I’m currently working on a blog for another class, Black Studies 410: White Studies: Race, Class, Culture. I think you can link onto it from this site and its titled “white studies black studies/whiteness and racism”. If not, the url is: firstname.lastname@example.org.
From a historical, anthropological, and anti-racist perspective, we are examining what white culture is and how whiteness has been socially constructed as both “race-less” and “culture-less” yet as the societal norm and as the dominant power structure. We are analyzing the ways in white power and privilege has structured, maintained, and perpetuated racism using both biological and cultural arguments, and importantly, we are examining the CONTEMPORARY FORMS OF RACISM which as invisibility and denial shrouds racial inequality. This new insidious form of “colorblindness” is very dangerous because we cannot talk about race anymore without being accused of “playing the race card” especially as a person of color or retorts that the Civil Right Movement somehow fixed racial inequality in the U.S. despite overwhelming evidence that race is a major factor in economic, social, and political inequality across the board.
In addition to deconstructing “race as biology” and “culture of poverty”arguments as the ways in which many individuals and structural policies justify racial inequality by “blaming the victim” while simultaneously denying racism and racial inequality, we are looking at what “whiteness” is and how whiteness perpetuates racism and racial inequality. Whiteness as a culture and as a socially constructed “racial group” as the norm must be examined in order to understand how white privilege, complicity and denial, enables business to go on as usual, and for racial inequality to continue.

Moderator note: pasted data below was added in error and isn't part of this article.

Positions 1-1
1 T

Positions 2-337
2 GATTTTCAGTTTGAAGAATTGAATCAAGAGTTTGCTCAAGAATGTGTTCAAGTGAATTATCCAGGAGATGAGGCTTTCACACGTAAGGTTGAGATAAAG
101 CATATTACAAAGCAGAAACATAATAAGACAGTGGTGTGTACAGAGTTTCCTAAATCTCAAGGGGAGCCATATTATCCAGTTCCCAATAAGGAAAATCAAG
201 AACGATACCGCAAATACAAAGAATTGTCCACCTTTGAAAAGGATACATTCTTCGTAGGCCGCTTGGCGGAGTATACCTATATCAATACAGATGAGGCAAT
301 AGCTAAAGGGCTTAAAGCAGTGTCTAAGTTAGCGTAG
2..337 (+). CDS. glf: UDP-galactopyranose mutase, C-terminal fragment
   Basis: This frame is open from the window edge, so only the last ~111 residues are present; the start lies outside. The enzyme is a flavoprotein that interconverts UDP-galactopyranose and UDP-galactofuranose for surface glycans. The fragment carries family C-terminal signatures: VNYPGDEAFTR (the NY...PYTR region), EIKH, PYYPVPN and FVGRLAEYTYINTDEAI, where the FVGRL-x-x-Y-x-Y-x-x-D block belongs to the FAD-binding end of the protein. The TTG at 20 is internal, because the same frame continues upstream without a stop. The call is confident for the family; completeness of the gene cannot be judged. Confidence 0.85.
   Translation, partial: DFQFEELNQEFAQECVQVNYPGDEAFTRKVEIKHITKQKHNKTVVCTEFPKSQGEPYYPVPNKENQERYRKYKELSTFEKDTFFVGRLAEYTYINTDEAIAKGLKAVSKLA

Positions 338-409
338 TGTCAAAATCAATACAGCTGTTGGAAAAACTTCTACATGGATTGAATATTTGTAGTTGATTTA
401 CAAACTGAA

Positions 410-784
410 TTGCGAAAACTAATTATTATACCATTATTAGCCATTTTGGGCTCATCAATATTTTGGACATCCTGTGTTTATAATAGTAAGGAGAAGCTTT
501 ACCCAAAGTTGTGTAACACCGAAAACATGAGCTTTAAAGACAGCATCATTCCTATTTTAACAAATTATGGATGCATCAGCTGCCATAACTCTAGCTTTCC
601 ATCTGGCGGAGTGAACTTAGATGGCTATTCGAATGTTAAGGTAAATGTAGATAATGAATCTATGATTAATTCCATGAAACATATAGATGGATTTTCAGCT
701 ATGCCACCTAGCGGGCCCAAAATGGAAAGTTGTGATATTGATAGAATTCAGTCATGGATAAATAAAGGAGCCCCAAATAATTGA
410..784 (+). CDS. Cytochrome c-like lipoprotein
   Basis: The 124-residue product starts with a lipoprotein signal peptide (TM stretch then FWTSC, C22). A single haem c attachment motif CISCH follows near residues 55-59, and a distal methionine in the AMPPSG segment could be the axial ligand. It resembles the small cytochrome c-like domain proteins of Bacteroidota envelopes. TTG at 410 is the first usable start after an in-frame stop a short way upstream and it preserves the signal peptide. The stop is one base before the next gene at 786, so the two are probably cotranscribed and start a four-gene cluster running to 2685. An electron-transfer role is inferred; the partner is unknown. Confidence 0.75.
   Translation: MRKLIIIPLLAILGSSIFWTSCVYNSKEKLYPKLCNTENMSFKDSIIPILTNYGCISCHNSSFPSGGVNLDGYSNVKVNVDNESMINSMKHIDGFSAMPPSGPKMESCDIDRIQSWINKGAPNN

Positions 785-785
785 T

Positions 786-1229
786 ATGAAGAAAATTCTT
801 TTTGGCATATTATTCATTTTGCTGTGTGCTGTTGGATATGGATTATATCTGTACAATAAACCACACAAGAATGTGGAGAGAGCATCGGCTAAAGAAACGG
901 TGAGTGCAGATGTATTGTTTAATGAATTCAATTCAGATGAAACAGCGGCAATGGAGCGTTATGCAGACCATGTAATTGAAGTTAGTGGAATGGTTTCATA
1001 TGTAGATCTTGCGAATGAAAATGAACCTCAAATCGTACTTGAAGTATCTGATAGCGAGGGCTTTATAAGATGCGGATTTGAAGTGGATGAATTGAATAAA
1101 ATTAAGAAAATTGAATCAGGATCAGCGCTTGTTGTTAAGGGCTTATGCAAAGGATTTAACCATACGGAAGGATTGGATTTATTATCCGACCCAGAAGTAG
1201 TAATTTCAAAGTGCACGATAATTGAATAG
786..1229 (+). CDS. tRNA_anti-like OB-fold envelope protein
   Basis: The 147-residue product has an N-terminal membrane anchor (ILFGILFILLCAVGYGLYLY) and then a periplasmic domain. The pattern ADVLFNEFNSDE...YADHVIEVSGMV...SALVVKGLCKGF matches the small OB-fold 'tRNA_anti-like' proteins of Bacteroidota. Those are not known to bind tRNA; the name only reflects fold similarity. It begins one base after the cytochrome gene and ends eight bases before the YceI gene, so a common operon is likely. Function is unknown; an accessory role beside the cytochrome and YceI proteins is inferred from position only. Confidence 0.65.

By examining the ways in which white complicity perpetuates white privilege, how “colorblindness” is the new racism, and how the denial of racism insidiously perpetuates racial inequality, we hope to develop cross-cultural alliances with people of color in order to end racial inequality. As white people as well as those who identify with whiteness and white culture, we must learn how to give up our privilege in order for social equality to be actualized. We must learn how to be allies without taking over social justice movements, without appropriating the knowledge of the oppressed, without perpetuating the very structure of whiteness and privilege that we are seeking to deconstruct. We must learn what our role is in illuminating and fighting racism.
This has been very difficult for me, but the fight must continue no matter how many times I mess up. Collective struggle is a learning experience for we have been taught in American society how to do things as individuals but not as a collective group, because individualism perpetuates capitalism and collective organization and struggle is revolutionary.